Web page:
In the year since the U.S. Supreme Court foolishly eviscerated a crucial section of the Voting Rights Act of 1965, politicians eager to shape the electorate to their own liking have not wasted the opportunity.

A study by the Brennan Center for Justice at the New York University School of Law has found that 22 states have imposed more restrictive voting laws in the year since the court invalidated Section 5 of the landmark civil rights law.

Section 5 had required certain states and some smaller jurisdictions with records of discriminatory voting laws, to seek pre-clearance from the Department of Justice or a three-judge panel in federal court, before implementing any significant voting changes.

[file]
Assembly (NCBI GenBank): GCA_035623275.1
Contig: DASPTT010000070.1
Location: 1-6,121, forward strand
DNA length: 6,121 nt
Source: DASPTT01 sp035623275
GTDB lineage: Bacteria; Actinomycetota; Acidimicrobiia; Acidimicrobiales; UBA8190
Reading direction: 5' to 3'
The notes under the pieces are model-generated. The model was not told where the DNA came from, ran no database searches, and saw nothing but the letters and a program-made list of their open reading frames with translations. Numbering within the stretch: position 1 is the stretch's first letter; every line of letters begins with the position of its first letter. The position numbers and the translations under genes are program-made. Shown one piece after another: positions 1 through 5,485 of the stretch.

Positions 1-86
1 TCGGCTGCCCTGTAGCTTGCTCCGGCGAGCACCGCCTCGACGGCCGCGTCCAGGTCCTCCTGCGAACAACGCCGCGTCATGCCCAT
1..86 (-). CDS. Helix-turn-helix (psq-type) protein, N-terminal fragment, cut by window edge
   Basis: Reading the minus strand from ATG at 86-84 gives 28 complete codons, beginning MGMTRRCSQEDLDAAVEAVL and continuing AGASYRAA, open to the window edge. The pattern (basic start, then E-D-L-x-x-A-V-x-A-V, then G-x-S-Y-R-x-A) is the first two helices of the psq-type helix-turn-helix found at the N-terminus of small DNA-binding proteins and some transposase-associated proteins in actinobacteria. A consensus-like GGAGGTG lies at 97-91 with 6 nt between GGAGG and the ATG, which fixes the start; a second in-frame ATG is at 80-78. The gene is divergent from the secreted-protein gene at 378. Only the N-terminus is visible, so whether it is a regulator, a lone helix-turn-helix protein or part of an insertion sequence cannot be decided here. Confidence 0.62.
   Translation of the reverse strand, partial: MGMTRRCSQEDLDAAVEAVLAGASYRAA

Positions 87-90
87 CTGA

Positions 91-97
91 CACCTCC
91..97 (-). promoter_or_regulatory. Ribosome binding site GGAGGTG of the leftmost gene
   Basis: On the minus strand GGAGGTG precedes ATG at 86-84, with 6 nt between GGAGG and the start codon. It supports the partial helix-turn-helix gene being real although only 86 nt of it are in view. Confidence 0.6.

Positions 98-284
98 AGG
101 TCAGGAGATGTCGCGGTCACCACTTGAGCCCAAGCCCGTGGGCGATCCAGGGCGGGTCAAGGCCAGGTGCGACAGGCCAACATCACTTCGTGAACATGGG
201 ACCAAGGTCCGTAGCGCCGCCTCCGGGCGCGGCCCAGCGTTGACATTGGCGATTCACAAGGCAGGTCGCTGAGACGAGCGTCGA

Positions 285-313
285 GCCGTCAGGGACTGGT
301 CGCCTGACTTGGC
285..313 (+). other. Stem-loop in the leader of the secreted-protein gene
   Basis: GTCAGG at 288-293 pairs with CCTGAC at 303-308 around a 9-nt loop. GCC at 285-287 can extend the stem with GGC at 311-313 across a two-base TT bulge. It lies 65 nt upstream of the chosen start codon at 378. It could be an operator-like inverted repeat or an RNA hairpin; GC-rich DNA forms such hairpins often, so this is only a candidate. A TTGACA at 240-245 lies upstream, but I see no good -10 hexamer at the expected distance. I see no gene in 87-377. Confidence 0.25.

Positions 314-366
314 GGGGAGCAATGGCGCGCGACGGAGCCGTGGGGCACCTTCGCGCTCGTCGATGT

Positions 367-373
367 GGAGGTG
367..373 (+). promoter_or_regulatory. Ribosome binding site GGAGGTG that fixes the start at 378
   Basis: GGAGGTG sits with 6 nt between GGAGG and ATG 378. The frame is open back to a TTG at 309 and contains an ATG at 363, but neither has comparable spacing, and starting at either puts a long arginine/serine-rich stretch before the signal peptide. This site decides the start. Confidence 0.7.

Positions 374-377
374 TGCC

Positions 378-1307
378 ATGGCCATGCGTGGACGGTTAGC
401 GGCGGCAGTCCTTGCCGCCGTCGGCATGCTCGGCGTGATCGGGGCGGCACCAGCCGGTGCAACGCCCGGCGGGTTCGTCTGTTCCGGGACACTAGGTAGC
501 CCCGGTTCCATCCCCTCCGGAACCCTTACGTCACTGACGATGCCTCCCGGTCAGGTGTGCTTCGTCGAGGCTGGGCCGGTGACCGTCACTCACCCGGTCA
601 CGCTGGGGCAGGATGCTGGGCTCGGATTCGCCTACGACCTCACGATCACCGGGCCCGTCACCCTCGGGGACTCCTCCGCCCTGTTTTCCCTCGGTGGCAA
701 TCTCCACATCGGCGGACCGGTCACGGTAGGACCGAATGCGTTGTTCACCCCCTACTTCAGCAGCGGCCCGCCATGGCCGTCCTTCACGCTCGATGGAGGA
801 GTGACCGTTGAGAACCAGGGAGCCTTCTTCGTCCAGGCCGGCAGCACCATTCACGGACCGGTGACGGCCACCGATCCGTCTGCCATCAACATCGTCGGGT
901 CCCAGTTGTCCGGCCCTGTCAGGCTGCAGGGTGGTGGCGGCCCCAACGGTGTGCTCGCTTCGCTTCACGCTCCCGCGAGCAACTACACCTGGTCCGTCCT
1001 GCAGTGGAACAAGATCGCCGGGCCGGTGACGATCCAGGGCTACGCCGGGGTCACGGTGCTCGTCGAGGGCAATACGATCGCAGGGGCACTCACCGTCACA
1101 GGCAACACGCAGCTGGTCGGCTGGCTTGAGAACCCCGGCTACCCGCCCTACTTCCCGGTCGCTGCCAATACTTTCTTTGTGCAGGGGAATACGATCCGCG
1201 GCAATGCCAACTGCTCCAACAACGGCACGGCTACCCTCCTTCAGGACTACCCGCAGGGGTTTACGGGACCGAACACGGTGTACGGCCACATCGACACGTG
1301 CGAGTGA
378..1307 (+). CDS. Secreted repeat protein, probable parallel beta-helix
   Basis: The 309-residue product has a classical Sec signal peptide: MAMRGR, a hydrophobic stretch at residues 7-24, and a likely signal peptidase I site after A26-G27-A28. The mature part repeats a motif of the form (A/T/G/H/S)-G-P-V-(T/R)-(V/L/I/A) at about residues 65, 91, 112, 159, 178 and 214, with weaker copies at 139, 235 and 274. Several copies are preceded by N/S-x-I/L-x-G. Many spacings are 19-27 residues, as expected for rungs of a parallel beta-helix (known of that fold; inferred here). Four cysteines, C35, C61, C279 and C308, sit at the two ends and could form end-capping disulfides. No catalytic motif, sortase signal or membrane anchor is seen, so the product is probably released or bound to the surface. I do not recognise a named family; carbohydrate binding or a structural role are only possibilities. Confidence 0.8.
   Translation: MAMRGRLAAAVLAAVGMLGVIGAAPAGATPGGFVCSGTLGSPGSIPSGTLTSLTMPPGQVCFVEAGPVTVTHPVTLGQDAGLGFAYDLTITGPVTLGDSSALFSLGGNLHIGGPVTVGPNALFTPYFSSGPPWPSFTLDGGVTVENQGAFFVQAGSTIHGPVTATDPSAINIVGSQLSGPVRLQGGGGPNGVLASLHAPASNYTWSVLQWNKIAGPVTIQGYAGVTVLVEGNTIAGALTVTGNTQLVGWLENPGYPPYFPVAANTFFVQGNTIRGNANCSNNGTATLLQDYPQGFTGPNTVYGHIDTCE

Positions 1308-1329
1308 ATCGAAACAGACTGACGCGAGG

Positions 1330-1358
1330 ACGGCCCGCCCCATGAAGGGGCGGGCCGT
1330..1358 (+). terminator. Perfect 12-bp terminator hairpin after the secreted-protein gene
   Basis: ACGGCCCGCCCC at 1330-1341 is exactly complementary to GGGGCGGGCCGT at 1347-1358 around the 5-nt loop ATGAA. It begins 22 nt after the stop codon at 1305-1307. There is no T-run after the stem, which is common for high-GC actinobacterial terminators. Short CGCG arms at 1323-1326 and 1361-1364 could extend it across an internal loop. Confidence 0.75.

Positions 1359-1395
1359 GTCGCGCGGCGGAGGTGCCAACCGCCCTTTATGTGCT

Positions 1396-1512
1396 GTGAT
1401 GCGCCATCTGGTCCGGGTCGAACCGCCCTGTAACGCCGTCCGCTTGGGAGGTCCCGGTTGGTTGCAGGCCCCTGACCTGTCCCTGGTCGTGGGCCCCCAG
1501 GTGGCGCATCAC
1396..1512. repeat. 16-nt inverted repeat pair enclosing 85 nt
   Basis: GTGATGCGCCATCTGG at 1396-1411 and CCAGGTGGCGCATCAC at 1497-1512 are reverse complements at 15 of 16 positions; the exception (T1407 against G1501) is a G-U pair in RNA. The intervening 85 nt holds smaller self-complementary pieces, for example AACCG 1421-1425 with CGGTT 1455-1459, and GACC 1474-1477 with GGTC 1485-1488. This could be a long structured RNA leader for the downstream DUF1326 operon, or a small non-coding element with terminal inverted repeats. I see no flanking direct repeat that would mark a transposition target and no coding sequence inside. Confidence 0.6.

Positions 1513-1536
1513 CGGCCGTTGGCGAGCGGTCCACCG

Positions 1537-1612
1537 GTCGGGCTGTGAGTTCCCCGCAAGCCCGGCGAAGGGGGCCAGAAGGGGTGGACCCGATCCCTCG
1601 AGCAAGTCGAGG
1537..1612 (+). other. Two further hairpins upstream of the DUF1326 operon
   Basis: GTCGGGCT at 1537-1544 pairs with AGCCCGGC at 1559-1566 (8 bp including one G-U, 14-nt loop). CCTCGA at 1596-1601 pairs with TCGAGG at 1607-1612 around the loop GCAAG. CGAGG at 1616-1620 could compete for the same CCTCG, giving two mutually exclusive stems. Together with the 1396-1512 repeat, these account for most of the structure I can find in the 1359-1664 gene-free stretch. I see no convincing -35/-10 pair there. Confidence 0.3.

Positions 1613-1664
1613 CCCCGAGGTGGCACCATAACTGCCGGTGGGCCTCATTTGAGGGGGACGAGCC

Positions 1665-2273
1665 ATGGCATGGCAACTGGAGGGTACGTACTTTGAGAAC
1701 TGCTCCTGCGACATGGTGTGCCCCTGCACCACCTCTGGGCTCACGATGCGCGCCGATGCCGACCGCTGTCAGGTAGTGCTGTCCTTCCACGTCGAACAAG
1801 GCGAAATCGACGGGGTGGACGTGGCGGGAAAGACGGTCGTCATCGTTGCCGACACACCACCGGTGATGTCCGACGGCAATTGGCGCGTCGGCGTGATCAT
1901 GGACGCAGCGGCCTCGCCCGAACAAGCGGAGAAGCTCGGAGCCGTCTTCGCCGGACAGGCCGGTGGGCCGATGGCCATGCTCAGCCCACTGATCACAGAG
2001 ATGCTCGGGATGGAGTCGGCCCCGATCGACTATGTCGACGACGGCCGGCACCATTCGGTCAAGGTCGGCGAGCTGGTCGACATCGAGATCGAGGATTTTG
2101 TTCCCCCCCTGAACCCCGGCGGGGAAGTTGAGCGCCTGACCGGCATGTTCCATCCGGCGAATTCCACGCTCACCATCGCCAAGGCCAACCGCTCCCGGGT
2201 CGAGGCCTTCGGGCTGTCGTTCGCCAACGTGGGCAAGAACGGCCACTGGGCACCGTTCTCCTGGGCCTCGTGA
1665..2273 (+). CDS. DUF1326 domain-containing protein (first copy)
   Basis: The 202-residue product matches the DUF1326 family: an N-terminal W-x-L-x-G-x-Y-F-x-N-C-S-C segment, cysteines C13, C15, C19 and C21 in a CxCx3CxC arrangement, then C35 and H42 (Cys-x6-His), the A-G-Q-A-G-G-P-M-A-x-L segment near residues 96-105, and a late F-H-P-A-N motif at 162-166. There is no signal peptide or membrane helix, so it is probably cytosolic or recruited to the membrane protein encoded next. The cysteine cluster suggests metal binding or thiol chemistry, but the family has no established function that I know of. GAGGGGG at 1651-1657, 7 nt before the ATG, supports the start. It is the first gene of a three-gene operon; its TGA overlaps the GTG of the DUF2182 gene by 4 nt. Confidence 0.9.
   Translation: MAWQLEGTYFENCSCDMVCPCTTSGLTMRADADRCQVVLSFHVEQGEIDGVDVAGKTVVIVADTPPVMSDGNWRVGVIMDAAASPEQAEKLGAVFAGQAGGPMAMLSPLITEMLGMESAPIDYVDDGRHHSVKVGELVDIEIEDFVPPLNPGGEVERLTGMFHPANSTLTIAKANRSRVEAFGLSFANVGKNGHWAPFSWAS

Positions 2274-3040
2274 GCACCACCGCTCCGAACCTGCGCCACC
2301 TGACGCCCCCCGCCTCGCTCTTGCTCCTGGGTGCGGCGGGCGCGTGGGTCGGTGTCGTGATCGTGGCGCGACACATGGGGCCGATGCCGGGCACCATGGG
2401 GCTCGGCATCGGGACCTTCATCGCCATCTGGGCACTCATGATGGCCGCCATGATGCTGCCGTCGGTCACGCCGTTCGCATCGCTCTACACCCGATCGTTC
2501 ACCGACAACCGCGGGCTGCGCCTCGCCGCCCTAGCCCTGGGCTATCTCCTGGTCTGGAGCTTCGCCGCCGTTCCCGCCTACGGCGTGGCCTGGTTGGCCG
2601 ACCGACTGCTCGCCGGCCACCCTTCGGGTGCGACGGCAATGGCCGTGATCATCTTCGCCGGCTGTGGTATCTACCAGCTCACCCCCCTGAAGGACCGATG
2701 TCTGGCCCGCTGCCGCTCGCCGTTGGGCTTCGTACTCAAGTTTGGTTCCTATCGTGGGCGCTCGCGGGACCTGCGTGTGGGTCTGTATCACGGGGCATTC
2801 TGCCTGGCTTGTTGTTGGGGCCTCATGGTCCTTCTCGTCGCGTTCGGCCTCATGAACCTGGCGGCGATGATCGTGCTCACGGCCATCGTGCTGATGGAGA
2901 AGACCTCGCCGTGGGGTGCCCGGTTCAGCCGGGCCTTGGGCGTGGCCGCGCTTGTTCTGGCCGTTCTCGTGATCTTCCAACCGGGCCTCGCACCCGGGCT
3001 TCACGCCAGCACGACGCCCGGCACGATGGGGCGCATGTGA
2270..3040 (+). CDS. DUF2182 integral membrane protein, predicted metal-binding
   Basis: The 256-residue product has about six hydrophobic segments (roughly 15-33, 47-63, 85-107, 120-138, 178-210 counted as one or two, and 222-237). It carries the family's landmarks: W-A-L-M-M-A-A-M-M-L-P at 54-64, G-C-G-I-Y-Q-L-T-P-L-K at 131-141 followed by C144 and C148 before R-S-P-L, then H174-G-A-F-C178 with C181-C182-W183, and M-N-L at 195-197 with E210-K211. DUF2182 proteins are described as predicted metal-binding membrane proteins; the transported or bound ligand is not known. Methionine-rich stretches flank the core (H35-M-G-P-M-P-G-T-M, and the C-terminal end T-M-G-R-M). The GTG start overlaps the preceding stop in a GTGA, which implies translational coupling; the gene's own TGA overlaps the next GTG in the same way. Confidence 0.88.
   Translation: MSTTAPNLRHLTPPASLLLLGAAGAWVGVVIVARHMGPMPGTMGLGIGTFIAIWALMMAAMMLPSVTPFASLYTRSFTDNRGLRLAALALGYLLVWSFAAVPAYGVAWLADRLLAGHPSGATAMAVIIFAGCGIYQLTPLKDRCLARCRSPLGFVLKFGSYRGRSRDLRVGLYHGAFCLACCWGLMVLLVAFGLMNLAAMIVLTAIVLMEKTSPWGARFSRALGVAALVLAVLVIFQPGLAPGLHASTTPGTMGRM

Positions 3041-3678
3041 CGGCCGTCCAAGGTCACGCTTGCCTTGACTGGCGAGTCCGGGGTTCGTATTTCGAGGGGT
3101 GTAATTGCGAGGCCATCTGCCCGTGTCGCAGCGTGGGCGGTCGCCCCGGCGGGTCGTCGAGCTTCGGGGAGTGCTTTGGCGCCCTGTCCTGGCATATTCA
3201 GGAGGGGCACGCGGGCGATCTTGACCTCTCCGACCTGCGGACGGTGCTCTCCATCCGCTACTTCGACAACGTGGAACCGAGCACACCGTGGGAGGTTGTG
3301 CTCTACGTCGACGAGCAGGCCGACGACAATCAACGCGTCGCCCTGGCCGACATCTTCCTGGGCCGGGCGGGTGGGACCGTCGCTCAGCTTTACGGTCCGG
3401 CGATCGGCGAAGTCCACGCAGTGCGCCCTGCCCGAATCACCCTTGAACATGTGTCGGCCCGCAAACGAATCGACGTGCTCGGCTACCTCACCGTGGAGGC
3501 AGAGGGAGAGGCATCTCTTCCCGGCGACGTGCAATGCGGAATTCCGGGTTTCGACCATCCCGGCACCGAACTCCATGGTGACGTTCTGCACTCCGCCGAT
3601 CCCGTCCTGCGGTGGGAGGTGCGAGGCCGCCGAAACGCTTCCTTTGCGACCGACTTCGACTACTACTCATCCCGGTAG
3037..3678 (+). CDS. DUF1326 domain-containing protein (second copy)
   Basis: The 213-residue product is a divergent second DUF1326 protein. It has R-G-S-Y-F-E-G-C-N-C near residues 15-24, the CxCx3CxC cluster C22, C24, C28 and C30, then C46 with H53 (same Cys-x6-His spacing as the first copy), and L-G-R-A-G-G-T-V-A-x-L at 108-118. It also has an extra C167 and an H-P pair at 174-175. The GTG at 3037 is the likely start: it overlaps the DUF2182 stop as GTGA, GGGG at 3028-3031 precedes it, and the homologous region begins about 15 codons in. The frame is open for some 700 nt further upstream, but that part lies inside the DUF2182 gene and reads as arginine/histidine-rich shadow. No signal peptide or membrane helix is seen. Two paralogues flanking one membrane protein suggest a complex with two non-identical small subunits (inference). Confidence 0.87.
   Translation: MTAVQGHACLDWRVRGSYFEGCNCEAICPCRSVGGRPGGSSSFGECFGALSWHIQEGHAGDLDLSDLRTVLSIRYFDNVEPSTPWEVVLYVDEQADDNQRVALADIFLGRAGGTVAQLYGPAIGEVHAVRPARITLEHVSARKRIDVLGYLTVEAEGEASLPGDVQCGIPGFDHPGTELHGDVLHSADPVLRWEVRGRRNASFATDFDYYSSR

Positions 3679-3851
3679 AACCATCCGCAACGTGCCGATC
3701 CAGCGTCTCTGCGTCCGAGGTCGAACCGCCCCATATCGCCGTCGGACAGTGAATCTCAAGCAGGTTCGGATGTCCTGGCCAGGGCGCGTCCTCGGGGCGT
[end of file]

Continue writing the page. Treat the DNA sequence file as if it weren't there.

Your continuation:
Some politicians in those jurisdictions naturally bristled at the requirement. And the Supreme Court majority bought the argument, in a case from Alabama, that Section 5 no longer is necessary to protect equal access to the polls.

The ensuring year has shown that the protection remains necessary.

In Texas, for example, the Legislature passed a Voter ID law that likely will disenfranchise thousands of older and poor voters. It sought pre-clearance from the DOJ, which rejected the measure, and then from a federal court, which also rejected it. On the day the Supreme Court overturned Section 5, the state implemented the law.

That implementation has produced a flood of litigation under other laws and Section 2 of the Voting Rights Act. Federal courts now will hear from more than 300 lawyers who have filed suits, on the same issues that resulted in the original rejections of the law under Section 5.

Section 5's protections clearly are needed. Congress should re-establish them.